If he is fondly remembered anywhere – a moot point – it is in the USA rather than the country of his birth. John George Adair is the kind of person who did little for his fellow countrymen and for his own reputation. Born in the 1820s, the son of a gentleman farmer from Laois, he once stood as a Tenant Rights candidate in a parliamentary election in the 1850s and was described by the Young Ireland newspaper the Nation as ‘a cultured young squire’. Which is rather ironic because by the 1860s he had journeyed about as far from the Tenant Rights cause as it was possible to travel and still remain on Planet Earth. Another irony was that he once trained as a diplomat. Had he pursued a career in this area he would have been to diplomacy what Donald Trump is to self-deprecation .
One account of his life has him buying up bankrupted post- Famine estates and evicting tenants wholesale. He was certainly responsible for one of the most notorious mass evictions in Irish history.
In 1857 he had begun to acquire land (around 30,000 acres) in the Glenveagh/Derryveagh area of Donegal. Later, in 1867, he would build the magnicent Glenveagh House on the land he had purchased. Exactly what prompted him to clear the estate is disputed. It may have been the murder of his steward, James Murray, in 1861 or it may have been an incident during which he was surrounded and intimidated by tenants while he exercised the hunting rights he claimed over their land. Whatever the cause, the outcome was a bitter and vindictive campaign in the course of which 244 men, women and children from forty-seven families were thrown out of their holdings and left to shift for themselves. Such was the outcry at the time that a charitable organisation, the Donegal Relief Committee, was formed which paid for the passage of most of the evictees to Australia, where they were given plots of land to work.
Tiring somewhat of his status as a member of the Irish landed gentry, and perhaps slightly chastened by the notoriety he had acquired even among his own often rapacious class, Adair established himself in New York in the mid-1860s. He married well – to Cornelia Wadsworth Ritchie of blue-blooded Connecticut stock – and began making a fortune that would enable him to divide his time between the USA and his Donegal estate.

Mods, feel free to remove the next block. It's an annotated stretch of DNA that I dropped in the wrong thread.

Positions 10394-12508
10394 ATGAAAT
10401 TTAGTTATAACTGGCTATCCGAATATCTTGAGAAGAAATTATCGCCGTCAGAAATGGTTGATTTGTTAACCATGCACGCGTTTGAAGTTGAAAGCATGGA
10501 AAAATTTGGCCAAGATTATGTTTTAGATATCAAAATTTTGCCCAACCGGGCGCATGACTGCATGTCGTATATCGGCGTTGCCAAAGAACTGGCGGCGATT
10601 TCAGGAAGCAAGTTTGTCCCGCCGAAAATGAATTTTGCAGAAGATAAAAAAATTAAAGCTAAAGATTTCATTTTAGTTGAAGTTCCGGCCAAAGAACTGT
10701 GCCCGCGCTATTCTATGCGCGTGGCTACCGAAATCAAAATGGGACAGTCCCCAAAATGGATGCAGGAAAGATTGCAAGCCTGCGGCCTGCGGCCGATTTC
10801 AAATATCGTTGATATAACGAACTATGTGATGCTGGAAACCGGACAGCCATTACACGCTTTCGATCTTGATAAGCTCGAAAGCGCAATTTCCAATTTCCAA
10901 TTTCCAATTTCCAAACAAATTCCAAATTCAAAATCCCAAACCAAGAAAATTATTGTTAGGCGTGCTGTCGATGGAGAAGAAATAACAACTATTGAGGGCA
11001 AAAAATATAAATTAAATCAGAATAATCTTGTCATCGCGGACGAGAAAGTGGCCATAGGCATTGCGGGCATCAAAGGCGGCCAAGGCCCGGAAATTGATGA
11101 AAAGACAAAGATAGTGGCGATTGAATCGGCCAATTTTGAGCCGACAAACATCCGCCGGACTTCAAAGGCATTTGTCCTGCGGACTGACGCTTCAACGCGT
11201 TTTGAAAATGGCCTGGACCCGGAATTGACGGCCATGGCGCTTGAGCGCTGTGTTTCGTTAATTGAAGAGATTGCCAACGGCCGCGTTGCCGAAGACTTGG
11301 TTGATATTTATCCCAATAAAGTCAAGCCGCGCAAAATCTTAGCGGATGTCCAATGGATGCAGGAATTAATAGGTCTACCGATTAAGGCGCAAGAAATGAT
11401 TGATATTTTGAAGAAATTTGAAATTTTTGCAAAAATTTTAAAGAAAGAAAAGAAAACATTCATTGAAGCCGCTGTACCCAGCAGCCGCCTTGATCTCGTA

Adair’s fame in America is based on his business association with one of the most significant figures of the American West, Charles Goodnight.
In the 1860s Goodnight, along with his partner Oliver Loving, had brought his cattle herd from the agriculturally depressed Texas as far north as Wyoming in search of a decent market price for his steers. In doing so they created what became known as the Goodnight–Loving Trail. As a rancher Goodnight had frequent need of capital. Adair had plenty of that and in the early 1880s Adair became a business partner of Goodnight in the JA Ranch in Palo Duro Canyon in Texas. Although Adair didn’t know the horns of a steer from the more unpleasant end of his anatomy the spread – which extended for more than 5000 square kilometres – was still given the initials of the Irish money-man.
Although Adair was, by and large, a ‘sleeping’ partner, he had clearly made this particular investment as something of an indulgence, an attempt to identify himself with the romance and adventure of the West. For example he and his wife insisted on accompanying Goodnight on the inaugural trip from Colorado to Texas with the cattle that would form the basis of their herd of over 100,000 steers. In the course of the journey the Adairs reported to their host that they had spotted a party of Indians through their field glass. Upon examination, an exasperated Goodnight discovered that what they had in fact seen was a rather less threatening US cavalry troop.
Adair became the butt of some cowboy practical jokes when the party reached Palo Duro. On one occasion, when he peremptorily ordered that a mount be saddled for him by a group of cowboys who were breaking in some wild horses, the hands picked out the meanest and most untameable beast for Goodnight’s investor. As luck would have it, when Adair mounted him the horse shrugged off the habits of a lifetime and behaved like a sweet natured Shetland pony. The two men fell out and the partnership ended some time before Adair’s death in 1885. The night before his burial a dead dog was thrown into Adair’s grave in his native Co. Laois.
John George Adair began the process of clearing the tenants off his Co. Donegal estate one hundred and fifty five years ago, on this day.
JA RANCH, PALO DURO, TEXAS